30
Jul

Getting Back to Basics

At times I think that keeping up with the developments on climate change is better than reading a John Grisham mystery novel. The multiple plots, surprises, hope, despair, conspiracy, and suspenseful endings can, at times, keep me up well into the wee hours of the morning. This addiction has proven to me that the issues are intertwined and complicated, making precise predictions difficult, while giving plenty of fodder for climate deniers to twist around.

Given all of this, it is of little wonder that people who do not make climate science their career, can get mixed signals on the level of impact our greenhouse gasses have on the planet.  It is time to put an end to this. To simplify the complex. To forget, for a moment, the intertwined historical data and predictions. To focus on the basics. To get rid of the “if” on “if” climate change is occurring and “if” we are responsible for it.

Let us pretend that you have a pan of water simmering on the stove. With the burner at a constant temperature, the water will reach a constant temperature as well. If you turn the burner up a bit, after a while, the water will have increased in temperature. Simple right?

In a similar fashion, our planet is nearly exclusively heated by the Sun. Over the last few hundred years the energy that has reached the top of the Earth’s atmosphere has been very constant (within 0.1%). Through the greenhouse gases that we have put in the atmosphere, we have done the equivalent of turning up the energy of our Sun by over a half of a percent.  To put this in perspective, in 200 years we have done what would normally take the Sun about 50 million years to do (1).

Just like the water in the pan, our planet has no choice but to react to this. Due to the complex nature of the Earth’s energy balance, it will take a bit of time, measured in decades, and everything will not go in a straight line, but changes will occur.

It really is that simple. We have effectively made our Sun hotter and this has changed, and will continue to, change, the delicate environment that all living beings rely on. Knowing this, we can change the “if” climate change is happening and “belief” in climate change to – we know that there will be changes, and we are the source of these changes.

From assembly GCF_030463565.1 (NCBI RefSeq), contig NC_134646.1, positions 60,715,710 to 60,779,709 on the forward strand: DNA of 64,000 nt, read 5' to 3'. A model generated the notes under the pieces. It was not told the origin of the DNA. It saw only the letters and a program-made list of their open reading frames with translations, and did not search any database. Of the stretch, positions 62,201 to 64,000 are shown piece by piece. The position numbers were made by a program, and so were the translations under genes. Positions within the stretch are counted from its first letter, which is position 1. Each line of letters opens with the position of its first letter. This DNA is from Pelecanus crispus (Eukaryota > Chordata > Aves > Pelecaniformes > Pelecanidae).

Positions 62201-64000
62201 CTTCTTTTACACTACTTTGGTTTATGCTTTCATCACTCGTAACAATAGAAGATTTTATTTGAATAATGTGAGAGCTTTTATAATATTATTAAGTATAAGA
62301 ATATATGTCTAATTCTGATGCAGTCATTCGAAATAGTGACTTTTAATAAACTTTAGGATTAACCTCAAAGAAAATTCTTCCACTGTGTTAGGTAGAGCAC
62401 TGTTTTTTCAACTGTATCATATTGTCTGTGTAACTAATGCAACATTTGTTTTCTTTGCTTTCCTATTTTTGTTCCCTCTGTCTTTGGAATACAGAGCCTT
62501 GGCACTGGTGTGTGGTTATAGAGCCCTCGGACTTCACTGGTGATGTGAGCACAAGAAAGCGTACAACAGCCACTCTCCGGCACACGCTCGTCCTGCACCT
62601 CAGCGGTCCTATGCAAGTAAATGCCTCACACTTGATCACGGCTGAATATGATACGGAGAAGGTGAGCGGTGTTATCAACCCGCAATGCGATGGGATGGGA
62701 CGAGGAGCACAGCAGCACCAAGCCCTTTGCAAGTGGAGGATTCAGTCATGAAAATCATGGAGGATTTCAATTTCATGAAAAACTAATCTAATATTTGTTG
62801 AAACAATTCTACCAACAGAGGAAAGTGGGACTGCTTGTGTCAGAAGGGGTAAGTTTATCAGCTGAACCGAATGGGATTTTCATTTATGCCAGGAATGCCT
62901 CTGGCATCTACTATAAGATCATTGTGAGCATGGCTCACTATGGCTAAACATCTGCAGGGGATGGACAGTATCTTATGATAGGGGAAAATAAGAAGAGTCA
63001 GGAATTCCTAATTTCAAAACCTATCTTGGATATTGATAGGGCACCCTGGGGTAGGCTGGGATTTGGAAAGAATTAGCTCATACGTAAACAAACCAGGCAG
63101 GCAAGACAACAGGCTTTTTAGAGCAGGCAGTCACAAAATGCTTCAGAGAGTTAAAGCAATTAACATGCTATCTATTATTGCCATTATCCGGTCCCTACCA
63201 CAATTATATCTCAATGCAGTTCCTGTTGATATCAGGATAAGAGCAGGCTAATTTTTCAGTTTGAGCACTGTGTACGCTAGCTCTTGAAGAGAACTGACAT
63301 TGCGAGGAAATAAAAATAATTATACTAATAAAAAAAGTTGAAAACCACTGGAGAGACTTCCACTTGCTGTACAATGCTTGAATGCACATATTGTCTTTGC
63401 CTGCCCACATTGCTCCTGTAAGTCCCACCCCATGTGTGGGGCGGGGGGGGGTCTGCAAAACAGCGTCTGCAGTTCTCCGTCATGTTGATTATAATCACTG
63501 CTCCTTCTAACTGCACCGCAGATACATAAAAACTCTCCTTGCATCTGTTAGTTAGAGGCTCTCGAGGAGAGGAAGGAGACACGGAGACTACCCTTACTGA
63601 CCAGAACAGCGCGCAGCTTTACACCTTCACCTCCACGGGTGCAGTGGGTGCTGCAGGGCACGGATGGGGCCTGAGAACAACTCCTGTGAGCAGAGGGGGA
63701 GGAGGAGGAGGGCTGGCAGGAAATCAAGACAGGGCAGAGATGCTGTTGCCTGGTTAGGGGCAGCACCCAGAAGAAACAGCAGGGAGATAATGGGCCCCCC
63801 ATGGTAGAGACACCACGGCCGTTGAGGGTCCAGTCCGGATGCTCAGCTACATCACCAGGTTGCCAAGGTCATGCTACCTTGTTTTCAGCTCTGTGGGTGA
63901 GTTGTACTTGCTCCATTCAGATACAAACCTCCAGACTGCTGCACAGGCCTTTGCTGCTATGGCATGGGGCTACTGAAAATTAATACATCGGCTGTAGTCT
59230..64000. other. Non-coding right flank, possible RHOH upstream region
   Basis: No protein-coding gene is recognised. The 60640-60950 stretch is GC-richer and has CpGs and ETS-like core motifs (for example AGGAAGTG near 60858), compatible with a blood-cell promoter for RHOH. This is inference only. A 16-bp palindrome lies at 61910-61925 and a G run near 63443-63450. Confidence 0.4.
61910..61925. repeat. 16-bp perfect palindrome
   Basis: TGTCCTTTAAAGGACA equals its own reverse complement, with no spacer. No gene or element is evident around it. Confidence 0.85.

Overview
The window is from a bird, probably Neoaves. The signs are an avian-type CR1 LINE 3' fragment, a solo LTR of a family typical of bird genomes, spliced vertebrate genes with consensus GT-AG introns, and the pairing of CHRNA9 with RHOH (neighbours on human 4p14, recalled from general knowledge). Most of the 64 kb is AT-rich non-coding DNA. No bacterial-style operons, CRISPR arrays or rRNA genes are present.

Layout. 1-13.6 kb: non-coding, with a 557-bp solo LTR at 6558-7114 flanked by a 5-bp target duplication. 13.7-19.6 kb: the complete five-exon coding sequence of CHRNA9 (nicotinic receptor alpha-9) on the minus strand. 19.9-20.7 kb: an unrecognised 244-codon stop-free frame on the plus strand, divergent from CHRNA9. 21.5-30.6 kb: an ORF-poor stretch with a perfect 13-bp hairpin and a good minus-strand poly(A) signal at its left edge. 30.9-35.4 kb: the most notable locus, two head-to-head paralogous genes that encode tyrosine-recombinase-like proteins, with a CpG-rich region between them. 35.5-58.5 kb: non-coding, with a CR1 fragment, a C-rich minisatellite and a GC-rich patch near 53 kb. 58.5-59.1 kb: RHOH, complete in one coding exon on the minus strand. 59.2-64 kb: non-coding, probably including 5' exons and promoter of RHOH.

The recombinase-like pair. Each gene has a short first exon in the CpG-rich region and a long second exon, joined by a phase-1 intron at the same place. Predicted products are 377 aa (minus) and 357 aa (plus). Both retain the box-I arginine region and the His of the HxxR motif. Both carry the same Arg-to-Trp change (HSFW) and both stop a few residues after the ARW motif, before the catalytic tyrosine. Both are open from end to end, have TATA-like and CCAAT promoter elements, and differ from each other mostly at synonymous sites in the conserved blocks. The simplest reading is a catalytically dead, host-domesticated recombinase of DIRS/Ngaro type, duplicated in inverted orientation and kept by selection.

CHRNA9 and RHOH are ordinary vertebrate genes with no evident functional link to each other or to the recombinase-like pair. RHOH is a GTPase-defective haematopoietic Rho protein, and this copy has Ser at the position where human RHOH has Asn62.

Firm in knowledge, we can act instead of waiting for further confirmation. Have discussions with our friends and neighbors to increase awareness. We can push our leaders for stiffer regulations on reducing emissions, increasing subsidizes on alternatives, and setting a price on carbon.  Finally, we ourselves can take steps to reduce our own carbon footprints. We make hundreds of decisions each day that impact our carbon footprint. If you are looking for ways, my latest book, “Feasible Planet” (check it out here) is packed with suggestions.

Now some of you may be saying that there is no way that we have effectively increased the Sun’s impact on our plant by over half of a percent. After all, the Sun is huge, how could we possibly have such a large impact? Well, it is true and below are the high-level calculations that have been used in determining this number.

Through satellite measurement over the last 30+ years, we see that the energy emitted from our Sun is about 1360 (+/- 1.5) watts per square meter (2). Because the Earth is a sphere with only one side exposed to the Sun at any time, to get the average across the entire planet, we need to reduce this number by about ¼ (3). This means that across the entire planet, on average, the Sun’s energy that reaches our upper atmosphere is about 340 watts per square meter.

The planet reflects a fair bit of this energy back into space, but one of the nasty characteristics of greenhouse gases is that they take some of this reflected energy and send it back to the planet. Through theoretical calculations, measured laboratory results, and actual measurements, the greenhouse gases that we have put in the atmosphere currently reflect about 2 watts per square meter (4)(5)(6) back to our planet or about 0.59% of the total energy that we receive from our Sun. This number is forecast to increase to about 3 watts by the year 2100 or about 0.89% of the solar energy we receive.

This energy is above and beyond what would naturally happen if humans were not on the planet. The rate of increase of this additional energy is, as far as I can tell,  unprecedented in our planet’s history.

After there is acceptance that we have a substantial impact, then we can have a meaningful discussion on the fascinating topic of how the planet will react.

 

(1) – Solar model [Gough 1981] (1/(1 + .4( 1- {time/4.57 billion years}))

(2) – Nasa – https://www.nasa.gov/images/content/320851main_tsi2_full.jpg

(3) – Nasa – https://earthobservatory.nasa.gov/Features/EnergyBalance/page1.php

(4) – EPA – https://www.epa.gov/climate-indicators/climate-change-indicators-climate-forcing

(5) – “Halfway to doubling of CO2 radiative forcing” white paper – University of Leeds http://eprints.whiterose.ac.uk/121628/

(6) – IPCC – https://www.ipcc.ch/ipccreports/far/wg_I/ipcc_far_wg_I_chapter_02.pdf

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